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Your files, all over the world…or at least all over the house.
We still have fond memories of our Apple IIe with dual 5 1/4-inch floppy drives. At the time, it was a miracle that a simple hole-punch was the only thing we needed to convert those 180KB disks into gargantuan, 360KB, double-sided data stores. But times have changed. Our iTunes library alone is pushing 120GB. The 320GB drive in our MacBook is supplemented by two external drives--we used to keep them connected to our AirPort Extreme router, but Apple’s AirDisk technology was too flaky for us to reliably access them over the network. For rock-solid performance, we prefer to store files on a dedicated NAS.
Western Digital’s MyBook World Edition is perfect for novice users looking to expand their storage options, or make certain files available anywhere on their home network. The browser-based configuration is simple, with plenty of custom options to meet a variety of needs. And extras like built-in media servers, expandability, and backup capabilities make the MyBook World Edition something akin to a Swiss Army knife for your data storage. Despite the complicated networking happening behind the curtain, the MyBook World is essentially a plug-and-play affair. Plug the drive into AC power and connect it to your router with Ethernet, and the MyBook appears in the Finder as a shared device.
In addition to run-of-the-mill file sharing among Macs (or PCs, if you have a mixed network), several great features extend the MyBook World’s usefulness. The drive supports Apple’s AFP sharing protocol, so you won’t run into file-naming problems that other NAS units may introduce. And it’s got a built-in iTunes server onboard, so that any music you dump into the Shared Music folder will be available for playback in iTunes anywhere on your network (be sure to check Look For Shared Libraries in iTunes > Preferences > Sharing, first).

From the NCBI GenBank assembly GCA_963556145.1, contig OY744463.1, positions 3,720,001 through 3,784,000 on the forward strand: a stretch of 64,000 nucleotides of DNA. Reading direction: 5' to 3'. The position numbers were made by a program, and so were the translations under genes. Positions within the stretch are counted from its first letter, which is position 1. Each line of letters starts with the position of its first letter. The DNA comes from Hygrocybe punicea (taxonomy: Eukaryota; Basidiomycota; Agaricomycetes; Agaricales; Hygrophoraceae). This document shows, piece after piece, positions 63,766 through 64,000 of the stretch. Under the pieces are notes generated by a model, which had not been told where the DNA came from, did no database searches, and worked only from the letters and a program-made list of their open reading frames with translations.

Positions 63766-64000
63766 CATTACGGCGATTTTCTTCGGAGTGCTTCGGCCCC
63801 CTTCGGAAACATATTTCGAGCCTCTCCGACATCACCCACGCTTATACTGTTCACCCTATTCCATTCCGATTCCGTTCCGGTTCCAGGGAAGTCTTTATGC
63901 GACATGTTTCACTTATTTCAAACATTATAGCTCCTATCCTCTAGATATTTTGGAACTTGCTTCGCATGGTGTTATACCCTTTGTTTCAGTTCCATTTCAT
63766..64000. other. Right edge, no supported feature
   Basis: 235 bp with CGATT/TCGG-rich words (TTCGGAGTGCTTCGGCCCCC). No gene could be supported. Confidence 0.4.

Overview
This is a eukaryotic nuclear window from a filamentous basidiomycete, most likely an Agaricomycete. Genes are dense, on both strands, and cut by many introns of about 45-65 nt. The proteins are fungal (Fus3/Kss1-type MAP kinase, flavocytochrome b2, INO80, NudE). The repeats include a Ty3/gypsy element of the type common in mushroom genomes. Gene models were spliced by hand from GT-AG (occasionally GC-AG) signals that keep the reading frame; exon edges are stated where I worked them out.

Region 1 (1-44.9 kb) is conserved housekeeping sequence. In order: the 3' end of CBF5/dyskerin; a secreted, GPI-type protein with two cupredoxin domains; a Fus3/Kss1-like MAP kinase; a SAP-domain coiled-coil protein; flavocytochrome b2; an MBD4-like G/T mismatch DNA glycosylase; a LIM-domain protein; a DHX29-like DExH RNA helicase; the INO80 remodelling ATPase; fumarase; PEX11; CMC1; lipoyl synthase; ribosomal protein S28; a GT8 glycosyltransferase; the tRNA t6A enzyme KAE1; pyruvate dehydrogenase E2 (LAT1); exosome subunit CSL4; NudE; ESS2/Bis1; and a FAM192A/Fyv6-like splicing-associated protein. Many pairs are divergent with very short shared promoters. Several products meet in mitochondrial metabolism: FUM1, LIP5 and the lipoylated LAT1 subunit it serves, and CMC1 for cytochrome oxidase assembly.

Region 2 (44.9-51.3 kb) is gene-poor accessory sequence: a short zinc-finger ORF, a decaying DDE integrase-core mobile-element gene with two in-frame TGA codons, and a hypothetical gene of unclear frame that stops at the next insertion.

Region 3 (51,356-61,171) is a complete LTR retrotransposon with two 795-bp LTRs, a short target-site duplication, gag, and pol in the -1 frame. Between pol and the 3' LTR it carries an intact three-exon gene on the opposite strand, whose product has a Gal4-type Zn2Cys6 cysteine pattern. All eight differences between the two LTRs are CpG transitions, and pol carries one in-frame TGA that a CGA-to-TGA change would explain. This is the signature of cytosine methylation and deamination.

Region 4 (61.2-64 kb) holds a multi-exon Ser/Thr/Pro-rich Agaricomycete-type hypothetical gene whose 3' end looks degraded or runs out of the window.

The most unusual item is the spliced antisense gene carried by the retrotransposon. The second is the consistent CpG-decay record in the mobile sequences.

Users with an Xbox 360, PlayStation 3, or another DLNA- or UPnP-compliant media streamer will be able to put those devices to good use, thanks to the MyBook World’s built-in Twonky Media Server. Using this method, playing videos stored on your office Mac on your living room TV becomes as simple as dragging and dropping the files into the Shared Videos folder.
The MyBook World supports user accounts for more secure storage. The Web-based admin panel allows easy creation of user accounts and groups for more controlled file access, as well as fine-grained control over additional features. Advanced users will appreciate FTP access, and the security alerts, which can send you an email if your NAS bites the dust. Western Digital also includes Web-based access to your files via the MioNet service. While we love the idea of easy access to all our stuff anywhere there’s an Internet connection, the included documentation lacks specific instructions for configuring the feature with a Mac, although Western Digital assured us that they’ll be providing more complete instructions in the future. Once we did get it working, remotely accessing our files via the Web was useful, but so slow that we’d only recommend it for emergencies.
For easy backup, there’s a Mac version of WD Anywhere Backup, and we piggybacked a standard USB drive onto the MyBook World to make it available over the network too. In our tests, the MyBook World was responsive and reasonably quick, although the browser-based admin controls were poky at times.
Dead-simple setup and cool extras make the MyBook World a great NAS for home or small office use. We just wish the documentation was more complete for Mac users.